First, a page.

Providing a New Level of Support for Dementia Patients
Cleveland Clinic’s Center for Geriatric Care is teaming up with the Alzheimer’s Association to provide education and resources for patients with dementia and their care partners.
Dementia is one of the leading causes of disability and poor health in this country according to the Alzheimer’s Association. In its effort to stem this issue, Cleveland Clinic’s Center for Geriatric Medicine has started to offer monthly shared medical appointments (SMAs) for patients in the early stages of dementia. These appointments include both the patient and a primary caregiver.
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These new Geriatric Dementia SMAs are being conducted in collaboration with the Alzheimer’s Association and are offered as follow-up care for newly diagnosed patients and those in the early stages of the disease.
“SMAs offer an innovative, interactive approach that combines the traditional one-on-one provider visit with a chance to participate in a shared appointment led by a healthcare professional,” explains Nurse practioner Anne Vanderbilt, MSN, RN, CNS, ANP-BC, who conducts the appointments on Cleveland Clinic’s main campus along with a specialist from the Cleveland Alzheimer’s Association.
These shared appointments provide education on the disease process and treatment options. Each session allows for six to eight patients along with their primary care partners and provides an opportunity to discuss the disease and its related problems, including medical and lifestyle interventions for memory loss, managing functional decline and care partner stress.
These SMAs signify a unique relationship with the Alzheimer’s Association by providing primary care partners with direct access to the experts in the field of Alzheimer’s disease. “Having the Alzheimer’s Association involved provides an important resource for caregivers who are helping their loved ones and may feel burned out at times,” Vanderbilt says. “There is evidence that more resources makes a big difference for care partners.”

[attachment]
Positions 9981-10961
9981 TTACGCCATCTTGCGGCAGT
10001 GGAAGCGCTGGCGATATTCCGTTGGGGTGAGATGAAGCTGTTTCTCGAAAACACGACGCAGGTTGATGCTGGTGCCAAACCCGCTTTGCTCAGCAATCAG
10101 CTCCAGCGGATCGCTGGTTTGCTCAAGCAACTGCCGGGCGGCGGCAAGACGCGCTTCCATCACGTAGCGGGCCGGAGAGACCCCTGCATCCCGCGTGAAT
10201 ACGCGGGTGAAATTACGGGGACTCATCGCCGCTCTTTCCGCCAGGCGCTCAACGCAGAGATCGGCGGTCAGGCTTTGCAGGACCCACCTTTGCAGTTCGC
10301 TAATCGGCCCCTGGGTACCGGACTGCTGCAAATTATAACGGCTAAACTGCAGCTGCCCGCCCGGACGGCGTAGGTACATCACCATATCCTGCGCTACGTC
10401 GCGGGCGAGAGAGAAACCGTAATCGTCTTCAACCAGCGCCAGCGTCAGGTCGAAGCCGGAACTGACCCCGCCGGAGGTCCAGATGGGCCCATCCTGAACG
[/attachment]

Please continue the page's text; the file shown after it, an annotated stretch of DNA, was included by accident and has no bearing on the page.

Insurance covers SMAs like typical office visits, and there is no extra charge for the extended appointment time. All participants sign a confidentiality statement agreeing to safeguard medical information shared during the appointment to ensure that it is a safe and secure environment.
SMAs are actual office visits with expert providers. Patients have the same exam, lab review and time for questions that they would have during a one-on-one office visit.
“Anything you would normally do in an individual office visit can be done in the SMA,” Vanderbilt explains. “If needed, a private exam can be conducted in a nearby private exam room. And when patients leave they have the necessary prescriptions that the healthcare professional deems appropriate.”
These appointments provide more time for questions, the opportunity to learn from the questions and comments of others, less wait time to get in for an appointment, little to no time in the waiting room, and a relaxed and supportive environment.
SMAs are designed for patients to enjoy more time and get more information from healthcare experts. More than 85 percent of patients who try an SMA want to schedule another. But, Vanderbilt says, if a patient or their care partner decide that SMAs aren’t right for them, they can return to scheduling one-on-one appointments with their care provider.